${{\psi }_{s}}\text{(Wb)}$

${{\text{P}}_{\text{loss }}}\text{(W)}$





































According to the Table 1, summarizing the results of the test, when the speed is kept constant equal to 1000 rpm, the torque varies from 10% to 40% of the rated torque. It is clearly that the bloc of loss minimization algorithm enables reduction of flux level in OPTC method compared to the classic PTC especially at light load. These reduction of flux level involves reduction in total losses (until 75% for TL=1 N.m) motor and maximization of efficiency.

In classical technique PTC, the stator flux is maintained to its nominal value, however in OPTC stator flux is variable as function of the load, the optimization algorithm (OPTC) is very efficient only for light loads not exceeding 4 Nm in our case.

Load variation tests

In this part, the evolution of the stator flux for the two methods PTC and OPTC have been experimentally tested, for a load torque varying from 0.6 to 4 Nm.

The results of Figure 11 shows that, in the classical PTC, the motor operate under a constant stator reference flux of 1.05 Wb (rated conditions) which is confirmed by a circular trajectory of constant radius independently of the load torque. However, in the proposed OPTC which is based on the loss model controller, the reference stator flux is variable and depends on the value of the load torque.

The waveforms obtained shows clearly that in the optimized algorithm, the circle changes radius each time the torque load value has been varied under the effect of the OPTC, in particular when the motor is lightly loaded.

For the important values of the load torque, the stator flux obtained by the two techniques is identical ($\psi_{\mathrm{S}}=1.05(\mathrm{~Wb})$), therefore the circular has a fixed radius.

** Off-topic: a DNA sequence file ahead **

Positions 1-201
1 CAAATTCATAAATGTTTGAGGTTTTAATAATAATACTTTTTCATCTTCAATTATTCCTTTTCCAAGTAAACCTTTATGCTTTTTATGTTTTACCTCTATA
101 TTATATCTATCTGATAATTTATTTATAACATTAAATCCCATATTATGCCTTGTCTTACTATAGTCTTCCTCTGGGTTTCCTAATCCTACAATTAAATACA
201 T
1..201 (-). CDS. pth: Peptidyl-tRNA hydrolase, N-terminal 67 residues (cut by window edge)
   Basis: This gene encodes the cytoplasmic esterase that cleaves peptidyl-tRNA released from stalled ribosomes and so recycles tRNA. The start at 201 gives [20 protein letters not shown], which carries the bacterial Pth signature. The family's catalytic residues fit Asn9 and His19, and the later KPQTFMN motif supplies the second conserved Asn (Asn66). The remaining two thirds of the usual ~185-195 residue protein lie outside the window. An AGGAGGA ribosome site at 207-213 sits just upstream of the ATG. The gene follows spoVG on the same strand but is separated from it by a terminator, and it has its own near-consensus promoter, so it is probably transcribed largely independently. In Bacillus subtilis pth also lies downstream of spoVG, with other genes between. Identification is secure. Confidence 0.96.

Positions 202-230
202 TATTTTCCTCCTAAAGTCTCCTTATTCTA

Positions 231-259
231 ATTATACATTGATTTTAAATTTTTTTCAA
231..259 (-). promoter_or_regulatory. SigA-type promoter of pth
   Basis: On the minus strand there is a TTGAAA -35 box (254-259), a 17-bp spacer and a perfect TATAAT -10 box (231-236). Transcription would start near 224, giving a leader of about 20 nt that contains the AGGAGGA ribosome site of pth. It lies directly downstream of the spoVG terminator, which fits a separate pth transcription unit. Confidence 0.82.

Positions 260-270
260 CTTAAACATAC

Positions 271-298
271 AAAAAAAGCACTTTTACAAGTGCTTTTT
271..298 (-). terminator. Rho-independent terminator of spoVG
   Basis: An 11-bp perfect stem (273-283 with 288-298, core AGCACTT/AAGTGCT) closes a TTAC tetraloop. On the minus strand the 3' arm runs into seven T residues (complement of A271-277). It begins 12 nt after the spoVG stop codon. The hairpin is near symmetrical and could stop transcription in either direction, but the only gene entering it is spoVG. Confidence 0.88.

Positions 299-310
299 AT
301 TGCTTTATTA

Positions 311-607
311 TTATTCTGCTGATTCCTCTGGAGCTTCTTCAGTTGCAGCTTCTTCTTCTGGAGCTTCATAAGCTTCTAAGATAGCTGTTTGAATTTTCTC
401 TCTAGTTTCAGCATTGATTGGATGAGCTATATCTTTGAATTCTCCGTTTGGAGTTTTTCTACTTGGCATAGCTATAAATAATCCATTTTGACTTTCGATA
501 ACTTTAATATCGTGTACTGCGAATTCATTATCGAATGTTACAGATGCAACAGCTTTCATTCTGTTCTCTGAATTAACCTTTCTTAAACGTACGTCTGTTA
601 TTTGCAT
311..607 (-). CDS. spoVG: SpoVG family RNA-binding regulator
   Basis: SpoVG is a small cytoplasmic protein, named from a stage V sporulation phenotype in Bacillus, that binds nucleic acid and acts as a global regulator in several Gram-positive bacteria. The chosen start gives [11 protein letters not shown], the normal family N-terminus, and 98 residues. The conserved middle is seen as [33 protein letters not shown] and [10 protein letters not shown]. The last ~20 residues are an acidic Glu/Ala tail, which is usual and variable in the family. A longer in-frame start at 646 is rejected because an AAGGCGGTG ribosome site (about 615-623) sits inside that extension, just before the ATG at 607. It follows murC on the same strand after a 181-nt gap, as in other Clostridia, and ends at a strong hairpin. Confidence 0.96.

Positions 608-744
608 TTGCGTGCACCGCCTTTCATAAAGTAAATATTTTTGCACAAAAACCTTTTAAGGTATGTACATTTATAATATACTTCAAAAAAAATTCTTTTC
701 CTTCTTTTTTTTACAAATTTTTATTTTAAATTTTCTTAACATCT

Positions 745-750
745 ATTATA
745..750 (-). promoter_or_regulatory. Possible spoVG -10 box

The proposed algorithm computes the required stator flux corresponding to minimum losses for a given load condition. By optimizing the stator flux, the total copper and iron losses of the motor are reduced and thereby improving the efficiency especially at light loads.

Finally we can conclude that: from the study of the classical predictive method, the stator flux is always constant ($\psi_{\mathrm{S}}=1.05(\mathrm{~Wb})$) and independent of the variation of the motor load in which there is no effect on the motor performances, however the use of the optimization method (OPTC) shows that the stator flux generated by the LMC model is based on the variation of the load ($\psi_{\mathrm{S}} \leq 1.05(\mathrm{~Wb})$), however the use of OPTC improves the motor efficiency which is explained by important reduction of the total losses. This minimization is due to the stator flux behaviour generated by LMC algorithm.

6. Conclusion

Energy performance optimization of predictive torque control strategy applied to the induction motor was studied in this paper. The PTC method was introduced since it has the advantage of being fast and simple to implement. However, it is based on the principle of keeping a nominal stator flux reference even for light loads. Under these operating conditions, the magnetic losses are significant and the motor performances are poor. To remedy this problem, the optimized predictive torque control (OPTC) was proposed.

The OPTC algorithm is based on a motor loss model (LMC), both copper and iron losses are minimized by optimal control of the stator flux linkage, this is achieved by designing an optimal flux determination block, which can calculate the stator flux reference according to the operating regime.

Experimental results obtained at different operating conditions showed that, the PTC was a good solution for performances improvement of the induction motor but it’s suffered from the significant magnetic losses. About the OPTC algorithm, it is able to minimize the electromagnetic losses and to give a best improvement of the efficiency especially when the machine is lightly loaded compared by the PTC algorithm.



Induction Motor


Direct Torque Control


Finite Control Set-Model Predictive Control


Predictive Torque Control


Optimized Predictive Torque Control


Sampling period

${{\psi }_{s}}$

Stator Flux


Link voltage

Sa, b, c

Control signals


Loss Model Controller


Stator and rotor copper losses

${{T}_{n}},{{\psi }_{n}}$

Nominal torque and flux



$\eta $



Load torque


Electromagnetic torque


Stator and Rotor iron losses resistances


Foucault current constant


Hysteresis current constant


Voltage number


Induction motor parameters




Stator resistance


5.2 Ω

Rotor resistance



Stator & rotor inductance

Ls, Lr

0.426 H

Mutual inductance


0.407 H



0.031 Kg.m²

Coefficient of friction


0.0014 Kg.m²/s

Number of pole



Nominal flux

${{\psi }_{n}}$

1.05 Wb.